Saturday, May 18, 2013

Gustav and Giulio Marco

At some impressionable age in my life, someone made this comment to me:
"So and so is such an amazing player.  He can play SO LOUD!"

I cringe at the impact this made on me! Specifically, I cringe at the number of orchestra auditions I took where my evil doppelganger self took over my brain, saying that we needed to show the committee that I can play SO LOUD.


The list of loud orchestral excerpts for trombone is a bit longer than the list of soft excerpts.  In my mind, however, the king of the loud excerpts is the first movement of Mahler's 3rd symphony.

Apparently, many students feel the same way about this excerpt because I've heard all too many people lose all good judgement in the all-consuming pursuit of ..


For many trombonists, the possible antidote to this mindset may come from the vocalises of Marco Bordogni.  Faced with these pleasant, lyrical pieces, they naturally try to show off their most lovely sound.

So here's the trick: take the notes of that Mahler and play it using that Bordogni lyricism.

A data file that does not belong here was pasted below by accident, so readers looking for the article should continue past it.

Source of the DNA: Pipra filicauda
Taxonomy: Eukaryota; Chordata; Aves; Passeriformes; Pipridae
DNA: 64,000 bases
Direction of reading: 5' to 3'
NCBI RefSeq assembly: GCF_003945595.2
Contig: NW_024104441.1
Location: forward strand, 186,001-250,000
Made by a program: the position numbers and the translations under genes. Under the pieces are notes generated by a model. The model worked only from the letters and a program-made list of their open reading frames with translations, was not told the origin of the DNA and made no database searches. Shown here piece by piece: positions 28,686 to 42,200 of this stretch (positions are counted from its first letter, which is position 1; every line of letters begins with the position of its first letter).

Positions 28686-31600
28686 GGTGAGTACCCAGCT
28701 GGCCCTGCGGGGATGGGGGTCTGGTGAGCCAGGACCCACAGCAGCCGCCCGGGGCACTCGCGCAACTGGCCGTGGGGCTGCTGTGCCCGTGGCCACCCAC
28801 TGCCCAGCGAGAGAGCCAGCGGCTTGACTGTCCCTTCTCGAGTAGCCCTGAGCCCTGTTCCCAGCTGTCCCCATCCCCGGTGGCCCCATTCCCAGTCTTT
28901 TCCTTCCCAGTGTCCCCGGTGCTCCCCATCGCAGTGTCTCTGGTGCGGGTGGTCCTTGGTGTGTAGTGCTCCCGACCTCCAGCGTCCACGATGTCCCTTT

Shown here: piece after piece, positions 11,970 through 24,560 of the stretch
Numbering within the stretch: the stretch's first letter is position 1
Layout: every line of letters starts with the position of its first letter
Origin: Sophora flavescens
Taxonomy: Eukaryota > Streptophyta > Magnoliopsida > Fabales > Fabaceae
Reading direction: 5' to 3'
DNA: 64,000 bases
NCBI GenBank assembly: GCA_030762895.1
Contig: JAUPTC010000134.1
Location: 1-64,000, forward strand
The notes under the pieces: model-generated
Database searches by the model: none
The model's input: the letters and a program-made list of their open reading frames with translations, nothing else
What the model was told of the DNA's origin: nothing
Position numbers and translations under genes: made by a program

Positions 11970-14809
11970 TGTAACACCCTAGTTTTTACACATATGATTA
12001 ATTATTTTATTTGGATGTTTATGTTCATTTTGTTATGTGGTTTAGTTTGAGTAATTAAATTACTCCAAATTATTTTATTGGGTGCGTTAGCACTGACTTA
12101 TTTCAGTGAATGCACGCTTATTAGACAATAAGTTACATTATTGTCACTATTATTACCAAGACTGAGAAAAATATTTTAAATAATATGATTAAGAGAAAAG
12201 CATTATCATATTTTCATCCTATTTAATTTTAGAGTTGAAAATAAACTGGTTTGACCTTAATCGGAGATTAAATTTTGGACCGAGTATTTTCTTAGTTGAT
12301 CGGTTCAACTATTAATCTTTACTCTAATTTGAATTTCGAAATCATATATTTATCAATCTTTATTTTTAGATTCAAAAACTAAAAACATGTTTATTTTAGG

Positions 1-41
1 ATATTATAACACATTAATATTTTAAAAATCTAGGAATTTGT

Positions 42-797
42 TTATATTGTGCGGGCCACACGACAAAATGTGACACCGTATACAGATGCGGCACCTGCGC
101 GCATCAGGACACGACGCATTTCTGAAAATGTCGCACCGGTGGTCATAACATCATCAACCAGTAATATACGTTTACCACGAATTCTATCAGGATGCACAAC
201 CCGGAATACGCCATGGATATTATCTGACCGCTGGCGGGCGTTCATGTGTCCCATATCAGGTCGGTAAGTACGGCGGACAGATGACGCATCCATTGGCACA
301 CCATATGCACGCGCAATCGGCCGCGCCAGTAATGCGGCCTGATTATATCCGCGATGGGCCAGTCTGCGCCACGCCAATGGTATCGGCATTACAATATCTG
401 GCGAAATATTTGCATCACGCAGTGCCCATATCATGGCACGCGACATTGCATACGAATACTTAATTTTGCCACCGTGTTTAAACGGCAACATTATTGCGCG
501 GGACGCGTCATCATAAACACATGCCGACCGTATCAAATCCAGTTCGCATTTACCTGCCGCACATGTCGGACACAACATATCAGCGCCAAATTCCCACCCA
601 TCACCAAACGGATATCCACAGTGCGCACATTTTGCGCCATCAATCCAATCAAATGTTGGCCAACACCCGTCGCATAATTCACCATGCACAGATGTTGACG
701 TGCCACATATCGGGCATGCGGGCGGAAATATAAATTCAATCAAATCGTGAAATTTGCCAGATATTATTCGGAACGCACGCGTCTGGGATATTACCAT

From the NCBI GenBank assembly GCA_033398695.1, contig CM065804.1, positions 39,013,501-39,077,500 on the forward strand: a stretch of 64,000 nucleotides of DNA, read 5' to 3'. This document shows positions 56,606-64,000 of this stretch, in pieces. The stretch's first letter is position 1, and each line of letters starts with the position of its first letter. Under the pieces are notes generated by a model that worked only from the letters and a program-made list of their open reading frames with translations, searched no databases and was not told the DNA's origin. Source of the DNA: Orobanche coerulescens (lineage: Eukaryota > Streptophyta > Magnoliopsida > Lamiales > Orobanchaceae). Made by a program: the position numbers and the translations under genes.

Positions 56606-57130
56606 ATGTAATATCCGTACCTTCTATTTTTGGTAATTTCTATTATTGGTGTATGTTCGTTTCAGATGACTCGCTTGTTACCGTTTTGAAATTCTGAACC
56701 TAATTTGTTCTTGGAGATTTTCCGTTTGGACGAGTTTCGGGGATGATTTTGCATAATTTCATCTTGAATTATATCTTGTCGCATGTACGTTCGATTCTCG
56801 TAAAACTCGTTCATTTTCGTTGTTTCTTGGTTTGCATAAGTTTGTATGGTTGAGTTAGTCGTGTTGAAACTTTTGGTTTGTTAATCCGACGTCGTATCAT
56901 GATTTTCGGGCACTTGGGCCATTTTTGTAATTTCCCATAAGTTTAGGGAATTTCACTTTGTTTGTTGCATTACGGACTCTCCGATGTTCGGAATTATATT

Mind you, this is a practice technique, not audition advice.  However, my hope is that some of the Bordogni habit of beautiful phrasing and lovely tone will rub off on the Mahler.

While you're at it, try playing Tannhauser faster, softer and prettier.  Same concept.  

1 comment:

Gabe Langfur said...

A friend and former colleague of mine, who has now moved on to be the principal horn player of a major orchestra north of the border, used to wonder out loud why trombonists were always trying new equipment to allow them to play louder and louder. From where he was sitting (and he is no delicate flower of a horn player, I can assure you), the trombones were always plenty loud enough, and he thought we would all be better served by finding equipment that made it easier for us to play softer. Food for thought.